Will You Do Better as an Active Investor or a Passive Investor?

Russ HarlanWealth Management

It’s one of the most contentious debates in investing.

Perhaps a more important question: which approach will be superior over the long term, active or passive investing?

Active investing is when you proactively move assets (buying and selling) with the goal of beating relative market performance as measured by an index. Relying on trend analysis and your past experience, you seek to buy individual stocks, sectors and/or fund managers when they appear low with the plan to sell them when they’re higher. If you guess correctly, you have the potential for significant returns. But if you’re wrong, the results can be costly.

Passive investing is when you buy a diverse mix of assets and reallocate your funds only when rebalancing is necessary to return to your original portfolio weightings. You own broadly exposed instruments like index-linked funds and exchange traded funds. And you choose components of your portfolio based on their tendency to move in dissimilar directions rather than attempting to always “outsmart” the market.

The labels “active” and “passive” are somewhat insufficient. Active investors will often place their portfolios with fund managers who have shown a past ability to beat the market for some period of time and hire them (paying their fund expense ratio) to take the active role. Meanwhile, passive investors don’t just sit on their hands. While they certainly avoid the costs and risks inherent in active speculation, their actions can be to routinely rebalance their portfolios and periodically reviewing their long-term plans, like how we at Efficient manage our portfolios.

So who’s better?
A new measure from Morningstar is giving the nod to passive investors. According to the “Wall Street Journal”, the investment research firm’s first Active/Passive Barometer report, which looks at fund results over the one-, three-, five-, and ten-year periods through 2014, found that actively managed funds have generally underperformed their passive counterparts, especially over longer time horizons.1

The report also found that active funds had a higher mortality rate. Many disappeared through mergers or closing over the long-term. And guess what happens to the returns history of yesterday’s “All Star” fund when it closes or merges with another fund? Its poor performance is no longer counted. This is known as Survivorship Bias and a topic for another time to be sure.

The two main weaknesses of active investing are the unpredictable nature of the market and the higher fees associated with buying and selling assets.

Over the long haul, even the most brilliant minds on Wall Street can’t consistently and predictably outperform these two drags on portfolio performance. So even though you’ll always be able to spot the equivalent of last week’s lottery winner in the financial press, hiring him or her after they’ve made somebody else great returns could prove a disappointing strategy. 

However, passive investing isn’t without its compromises either. There is no free lunch. Holding through periods of significant market volatility requires time-horizon level discipline. That means, as a passive investor, you have to be clear about what a portfolio’s expected downside risk is IN ADVANCE so that you can align your expectations accordingly. The goal is to maintain holdings that are diverse enough to help balance out significant moves and remain disciplined enough to stick with your plan when daily or even quarterly news headlines about major markets seem like a four-ticket roller coaster.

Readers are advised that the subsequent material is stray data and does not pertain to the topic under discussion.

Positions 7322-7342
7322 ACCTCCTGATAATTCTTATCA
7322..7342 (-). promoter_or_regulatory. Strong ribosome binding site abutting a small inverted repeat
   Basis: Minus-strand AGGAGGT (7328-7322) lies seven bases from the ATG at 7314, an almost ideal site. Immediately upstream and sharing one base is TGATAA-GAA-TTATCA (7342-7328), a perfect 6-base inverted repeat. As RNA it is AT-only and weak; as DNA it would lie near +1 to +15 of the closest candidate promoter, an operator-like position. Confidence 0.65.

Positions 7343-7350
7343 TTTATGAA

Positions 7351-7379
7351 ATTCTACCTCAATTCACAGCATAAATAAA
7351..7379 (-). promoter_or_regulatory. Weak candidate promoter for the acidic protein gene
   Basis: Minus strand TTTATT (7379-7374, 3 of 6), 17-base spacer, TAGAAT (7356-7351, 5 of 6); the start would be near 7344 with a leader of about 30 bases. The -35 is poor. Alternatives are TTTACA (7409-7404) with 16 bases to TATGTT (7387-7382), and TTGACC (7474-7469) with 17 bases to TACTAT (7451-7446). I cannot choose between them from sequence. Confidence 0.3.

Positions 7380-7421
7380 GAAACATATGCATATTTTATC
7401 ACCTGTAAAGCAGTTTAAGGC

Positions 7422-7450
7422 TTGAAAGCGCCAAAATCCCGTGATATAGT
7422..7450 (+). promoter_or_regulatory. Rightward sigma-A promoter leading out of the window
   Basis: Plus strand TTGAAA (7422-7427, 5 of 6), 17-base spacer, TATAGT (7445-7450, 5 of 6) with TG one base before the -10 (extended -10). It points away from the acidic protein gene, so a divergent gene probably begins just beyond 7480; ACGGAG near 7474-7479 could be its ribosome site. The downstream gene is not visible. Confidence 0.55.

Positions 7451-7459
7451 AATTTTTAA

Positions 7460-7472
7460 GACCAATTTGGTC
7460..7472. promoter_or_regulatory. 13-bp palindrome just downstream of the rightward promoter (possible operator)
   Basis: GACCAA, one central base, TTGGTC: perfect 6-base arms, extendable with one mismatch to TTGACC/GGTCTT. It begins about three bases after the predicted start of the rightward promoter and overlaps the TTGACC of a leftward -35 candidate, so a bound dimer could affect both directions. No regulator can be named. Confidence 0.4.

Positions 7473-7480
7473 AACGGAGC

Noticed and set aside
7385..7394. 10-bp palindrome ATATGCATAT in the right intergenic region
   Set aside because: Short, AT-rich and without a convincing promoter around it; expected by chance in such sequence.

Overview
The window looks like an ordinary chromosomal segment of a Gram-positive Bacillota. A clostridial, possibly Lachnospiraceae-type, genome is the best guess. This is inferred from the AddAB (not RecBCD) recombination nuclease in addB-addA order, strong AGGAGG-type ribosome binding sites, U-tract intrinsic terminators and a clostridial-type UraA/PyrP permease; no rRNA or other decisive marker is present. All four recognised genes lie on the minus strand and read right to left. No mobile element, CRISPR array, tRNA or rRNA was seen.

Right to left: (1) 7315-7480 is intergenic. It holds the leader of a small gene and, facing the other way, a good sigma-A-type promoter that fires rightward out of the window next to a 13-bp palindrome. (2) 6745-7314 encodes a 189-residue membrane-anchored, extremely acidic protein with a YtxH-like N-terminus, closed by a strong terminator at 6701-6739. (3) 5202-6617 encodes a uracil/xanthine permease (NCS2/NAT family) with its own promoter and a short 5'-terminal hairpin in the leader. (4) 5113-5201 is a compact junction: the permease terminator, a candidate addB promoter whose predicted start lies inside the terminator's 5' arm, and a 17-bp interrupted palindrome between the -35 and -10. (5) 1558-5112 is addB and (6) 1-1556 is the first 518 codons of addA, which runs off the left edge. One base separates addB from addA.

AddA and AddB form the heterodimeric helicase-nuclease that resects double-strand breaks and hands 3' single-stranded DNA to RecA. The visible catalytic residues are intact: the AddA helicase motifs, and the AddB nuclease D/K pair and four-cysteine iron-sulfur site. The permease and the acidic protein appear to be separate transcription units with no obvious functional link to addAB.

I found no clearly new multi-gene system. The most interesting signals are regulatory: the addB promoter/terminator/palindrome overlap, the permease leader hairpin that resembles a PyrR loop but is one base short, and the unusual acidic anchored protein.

To help ensure you’re clear about your investment portfolio(s) and progress toward meeting your financial goals, be sure to check with your trusted advisor periodically. And, as always, if you have questions or concerns, be sure to reach out to them right away.

1 A New Measure of Active vs. Passive Investing


Disclosure: The views expressed herein are exclusively those of Efficient Advisors, LLC (‘EA’), and are not meant as investment advice and are subject to change. All charts and graphs are presented for informational and analytical purposes only. No chart or graph is intended to be used as a guide to investing. EA portfolios may contain specific securities that have been mentioned herein. EA makes no claim as to the suitability of these securities. Past performance is not a guarantee of future performance. Information contained herein is derived from sources we believe to be reliable, however, we do not represent that this information is complete or accurate and it should not be relied upon as such. All opinions expressed herein are subject to change without notice. This information is prepared for general information only. It does not have regard to the specific investment objectives, financial situation and the particular needs of any specific person who may receive this report. You should seek financial advice regarding the appropriateness of investing in any security or investment strategy discussed or recommended  in this report and should understand that statements regarding future prospects may not be realized. You should note that security values may fluctuate and that each security’s price or value may rise or fall. Accordingly, investors may receive back less than originally invested. Investing in any security involves certain systematic risks including, but not limited to, market risk, interest-rate risk, inflation risk, and event risk. These risks are in addition to any unsystematic risks associated with particular investment styles or strategies.

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